Trees For Zambia — the start of a ‘Treevolution’

Sara Drawwater
5 April 2012
For many of us, the only time we appreciate or even notice trees is when we take shelter under the shade of a leafy tree on a hot sunny day. Trees however, are rather more important and play a number…

For many of us, the only time we appreciate or even notice trees is when we take shelter under the shade of a leafy tree on a hot sunny day. Trees however, are rather more important and play a number of important roles. Forests help maintain ecological balance and biodiversity. They limit erosion in watersheds and influence variations in weather and climate. Trees also support rural communities through wood, food, fuel, feed, fibre or organic fertilizers.

Unfortunately, Zambia is one of the top ten countries in the world with the highest deforestation rates. Zambia is losing approximately 8,000 hectares of forest a year. Tipped off by the Trees for Zambia project, we ask what is deforestation, why is it such a serious problem and what is being done about it?

What is deforestation?Deforestation refers to the loss or destruction of naturally occurring forests, primarily due to human activity such as logging, the cutting of trees for fuel, slash-and-burn agriculture, land clearing for livestock grazing, mining operations, oil extraction, dam building, and urban sprawl or other types of development and population expansion.

Despite the important role of trees, deforestation is a growing global problem with far-reaching environmental and economic consequences. Forests still cover about 30% of the earth’s surface, but each year about 13 million hectares of forest (approximately 78,000 square miles) are converted to agricultural land or cleared for other purposes. At the current rate of deforestation the world’s rain forests could completely vanish in a hundred years.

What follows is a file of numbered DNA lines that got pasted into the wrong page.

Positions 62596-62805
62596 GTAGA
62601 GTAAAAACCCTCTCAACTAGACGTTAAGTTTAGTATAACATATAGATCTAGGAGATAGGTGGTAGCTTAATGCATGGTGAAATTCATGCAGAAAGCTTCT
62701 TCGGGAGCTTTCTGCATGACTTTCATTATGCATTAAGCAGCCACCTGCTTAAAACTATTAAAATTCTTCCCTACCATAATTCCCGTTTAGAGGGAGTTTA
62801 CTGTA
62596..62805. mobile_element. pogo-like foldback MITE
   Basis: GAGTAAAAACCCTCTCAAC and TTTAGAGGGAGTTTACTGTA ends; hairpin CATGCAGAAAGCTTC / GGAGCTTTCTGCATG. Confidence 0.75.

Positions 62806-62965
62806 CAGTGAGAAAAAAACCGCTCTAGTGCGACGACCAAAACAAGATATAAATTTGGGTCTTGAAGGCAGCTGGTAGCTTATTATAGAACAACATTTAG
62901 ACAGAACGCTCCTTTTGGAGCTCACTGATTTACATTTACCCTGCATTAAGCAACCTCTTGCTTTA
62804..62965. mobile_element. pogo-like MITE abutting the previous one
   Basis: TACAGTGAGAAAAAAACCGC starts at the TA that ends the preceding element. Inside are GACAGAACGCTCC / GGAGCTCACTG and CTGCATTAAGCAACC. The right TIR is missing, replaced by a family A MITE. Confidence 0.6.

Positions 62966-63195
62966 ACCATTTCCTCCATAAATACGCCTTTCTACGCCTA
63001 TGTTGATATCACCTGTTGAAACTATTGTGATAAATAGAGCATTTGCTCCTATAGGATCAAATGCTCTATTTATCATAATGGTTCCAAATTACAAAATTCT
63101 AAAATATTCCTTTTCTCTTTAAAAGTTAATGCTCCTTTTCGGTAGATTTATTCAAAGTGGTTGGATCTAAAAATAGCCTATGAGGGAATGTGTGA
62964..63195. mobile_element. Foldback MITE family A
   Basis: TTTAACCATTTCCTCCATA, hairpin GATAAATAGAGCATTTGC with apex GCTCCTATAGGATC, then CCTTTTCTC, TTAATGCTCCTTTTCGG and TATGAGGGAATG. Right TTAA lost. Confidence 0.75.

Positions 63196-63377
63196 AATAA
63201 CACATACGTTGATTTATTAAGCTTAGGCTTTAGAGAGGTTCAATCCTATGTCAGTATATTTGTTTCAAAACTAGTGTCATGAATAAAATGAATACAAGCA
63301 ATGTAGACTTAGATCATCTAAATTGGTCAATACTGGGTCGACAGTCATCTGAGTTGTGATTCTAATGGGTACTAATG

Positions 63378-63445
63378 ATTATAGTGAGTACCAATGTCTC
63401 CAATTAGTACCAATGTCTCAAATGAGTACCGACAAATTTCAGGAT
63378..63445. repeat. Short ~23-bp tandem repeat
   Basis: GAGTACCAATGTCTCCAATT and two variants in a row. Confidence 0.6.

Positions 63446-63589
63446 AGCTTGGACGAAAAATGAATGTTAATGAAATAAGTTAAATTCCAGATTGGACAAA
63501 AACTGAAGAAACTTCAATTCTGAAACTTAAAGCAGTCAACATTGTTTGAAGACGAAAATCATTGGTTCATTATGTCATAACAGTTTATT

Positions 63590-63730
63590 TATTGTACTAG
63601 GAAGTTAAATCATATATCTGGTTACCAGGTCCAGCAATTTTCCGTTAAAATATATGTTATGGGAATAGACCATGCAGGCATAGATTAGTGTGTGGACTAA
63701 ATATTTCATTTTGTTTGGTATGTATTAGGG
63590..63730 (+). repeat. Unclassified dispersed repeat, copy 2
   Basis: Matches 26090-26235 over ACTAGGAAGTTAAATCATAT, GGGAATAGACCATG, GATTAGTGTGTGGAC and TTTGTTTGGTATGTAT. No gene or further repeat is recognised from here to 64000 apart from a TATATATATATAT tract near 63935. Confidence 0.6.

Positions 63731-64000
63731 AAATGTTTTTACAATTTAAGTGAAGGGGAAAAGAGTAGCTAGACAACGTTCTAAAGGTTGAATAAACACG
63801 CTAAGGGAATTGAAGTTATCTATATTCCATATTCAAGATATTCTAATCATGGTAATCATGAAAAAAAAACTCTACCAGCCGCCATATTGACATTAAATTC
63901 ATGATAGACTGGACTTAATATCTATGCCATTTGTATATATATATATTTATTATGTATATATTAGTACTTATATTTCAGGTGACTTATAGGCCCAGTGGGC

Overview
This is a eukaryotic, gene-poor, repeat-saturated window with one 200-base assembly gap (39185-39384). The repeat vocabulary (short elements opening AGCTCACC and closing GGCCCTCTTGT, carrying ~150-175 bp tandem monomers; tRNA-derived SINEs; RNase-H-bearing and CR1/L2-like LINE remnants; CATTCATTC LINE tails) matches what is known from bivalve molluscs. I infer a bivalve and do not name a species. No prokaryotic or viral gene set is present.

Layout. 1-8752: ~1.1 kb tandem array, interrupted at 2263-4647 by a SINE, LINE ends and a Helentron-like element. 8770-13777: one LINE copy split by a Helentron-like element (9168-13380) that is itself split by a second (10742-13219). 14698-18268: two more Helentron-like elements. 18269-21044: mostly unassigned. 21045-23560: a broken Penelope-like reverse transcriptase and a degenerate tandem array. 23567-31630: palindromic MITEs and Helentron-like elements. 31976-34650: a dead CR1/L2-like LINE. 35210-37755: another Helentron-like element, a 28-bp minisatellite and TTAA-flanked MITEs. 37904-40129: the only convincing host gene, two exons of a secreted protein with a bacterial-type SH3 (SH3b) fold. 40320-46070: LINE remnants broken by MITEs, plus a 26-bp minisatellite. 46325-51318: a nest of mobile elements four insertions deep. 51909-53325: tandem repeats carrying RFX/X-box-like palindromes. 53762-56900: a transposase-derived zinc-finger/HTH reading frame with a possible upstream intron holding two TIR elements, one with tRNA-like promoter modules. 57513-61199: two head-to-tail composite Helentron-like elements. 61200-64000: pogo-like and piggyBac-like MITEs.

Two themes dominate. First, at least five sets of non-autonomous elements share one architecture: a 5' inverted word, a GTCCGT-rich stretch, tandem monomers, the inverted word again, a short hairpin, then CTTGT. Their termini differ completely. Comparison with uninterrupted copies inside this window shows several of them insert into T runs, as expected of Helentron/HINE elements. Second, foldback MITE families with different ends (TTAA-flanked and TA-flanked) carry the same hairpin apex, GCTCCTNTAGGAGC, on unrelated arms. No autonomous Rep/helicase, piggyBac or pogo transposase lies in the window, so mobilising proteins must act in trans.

The effects of deforestationDeforestation has many negative effects on the environment. The most dramatic impact is a loss of habitat for millions of species. 70% of the earth’s land animals and plants live in forests, and many cannot survive the deforestation that destroys their homes. Deforestation also drives climate change. Forest soils are moist, but without the protection from sun-blocking tree cover, they quickly dry out. Trees also help perpetuate the water cycle by returning water vapour back into the atmosphere. Without trees to fill these roles, many forest areas can quickly become barren deserts.

Stopping local deforestation with the help of GreenpopZambia is recognised as one of the top ten countries with the highest deforestation rates in the world. With this in mind, planting trees to replace the trees lost is an excellent responses to this crisis. For three weeks in July 2012, an organisation known as Greenpop is hosting a reforestation project in Livingstone, Zambia. The project has been dubbed as “Trees for Zambia” and up to 5,000 to 10,000 indigenous and fruit trees will be planted. The projects mission is to make tangible change and get everybody excited about trees.